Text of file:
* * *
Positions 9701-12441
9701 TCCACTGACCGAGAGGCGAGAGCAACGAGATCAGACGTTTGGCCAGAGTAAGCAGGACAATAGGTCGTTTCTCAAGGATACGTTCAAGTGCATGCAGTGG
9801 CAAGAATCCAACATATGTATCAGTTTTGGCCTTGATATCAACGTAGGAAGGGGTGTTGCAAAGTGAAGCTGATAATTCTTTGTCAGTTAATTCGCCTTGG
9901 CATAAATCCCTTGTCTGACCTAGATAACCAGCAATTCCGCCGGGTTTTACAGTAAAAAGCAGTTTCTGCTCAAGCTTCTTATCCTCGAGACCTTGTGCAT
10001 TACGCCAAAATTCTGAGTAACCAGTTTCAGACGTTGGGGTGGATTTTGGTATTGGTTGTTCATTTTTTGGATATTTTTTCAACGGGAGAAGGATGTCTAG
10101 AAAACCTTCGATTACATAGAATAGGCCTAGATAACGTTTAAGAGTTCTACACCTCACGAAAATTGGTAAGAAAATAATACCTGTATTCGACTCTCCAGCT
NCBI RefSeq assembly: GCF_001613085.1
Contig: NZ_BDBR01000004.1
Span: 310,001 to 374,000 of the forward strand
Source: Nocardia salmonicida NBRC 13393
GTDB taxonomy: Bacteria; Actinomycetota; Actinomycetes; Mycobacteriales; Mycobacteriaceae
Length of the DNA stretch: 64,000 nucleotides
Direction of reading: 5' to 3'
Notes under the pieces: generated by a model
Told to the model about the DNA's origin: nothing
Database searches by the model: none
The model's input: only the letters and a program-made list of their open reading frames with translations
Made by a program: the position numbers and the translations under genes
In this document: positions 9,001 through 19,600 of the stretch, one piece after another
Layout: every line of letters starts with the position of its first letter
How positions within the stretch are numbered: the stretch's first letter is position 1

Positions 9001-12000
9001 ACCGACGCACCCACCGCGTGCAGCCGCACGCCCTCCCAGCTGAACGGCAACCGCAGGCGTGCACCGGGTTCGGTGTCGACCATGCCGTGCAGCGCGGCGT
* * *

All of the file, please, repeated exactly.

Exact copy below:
Positions 9701-12441
9701 TCCACTGACCGAGAGGCGAGAGCAACGAGATCAGACGTTTGGCCAGAGTAAGCAGGACAATAGGTCGTTTCTCAAGGATACGTTCAAGTGCATGCAGTGG
9801 CAAGAATCCAACATATGTATCAGTTTTGGCCTTGATATCAACGTAGGAAGGGGTGTTGCAAAGTGAAGCTGATAATTCTTTGTCAGTTAATTCGCCTTGG
9901 CATAAATCCCTTGTCTGACCTAGATAACCAGCAATTCCGCCGGGTTTTACAGTAAAAAGCAGTTTCTGCTCAAGCTTCTTATCCTCGAGACCTTGTGCAT
10001 TACGCCAAAATTCTGAGTAACCAGTTTCAGACGTTGGGGTGGATTTTGGTATTGGTTGTTCATTTTTTGGATATTTTTTCAACGGGAGAAGGATGTCTAG
10101 AAAACCTTCGATTACATAGAATAGGCCTAGATAACGTTTAAGAGTTCTACACCTCACGAAAATTGGTAAGAAAATAATACCTGTATTCGACTCTCCAGCT
NCBI RefSeq assembly: GCF_001613085.1
Contig: NZ_BDBR01000004.1
Span: 310,001 to 374,000 of the forward strand
Source: Nocardia salmonicida NBRC 13393
GTDB taxonomy: Bacteria; Actinomycetota; Actinomycetes; Mycobacteriales; Mycobacteriaceae
Length of the DNA stretch: 64,000 nucleotides
Direction of reading: 5' to 3'
Notes under the pieces: generated by a model
Told to the model about the DNA's origin: nothing
Database searches by the model: none
The model's input: only the letters and a program-made list of their open reading frames with translations
Made by a program: the position numbers and the translations under genes
In this document: positions 9,001 through 19,600 of the stretch, one piece after another
Layout: every line of letters starts with the position of its first letter
How positions within the stretch are numbered: the stretch's first letter is position 1

Positions 9001-12000
9001 ACCGACGCACCCACCGCGTGCAGCCGCACGCCCTCCCAGCTGAACGGCAACCGCAGGCGTGCACCGGGTTCGGTGTCGACCATGCCGTGCAGCGCGGCGT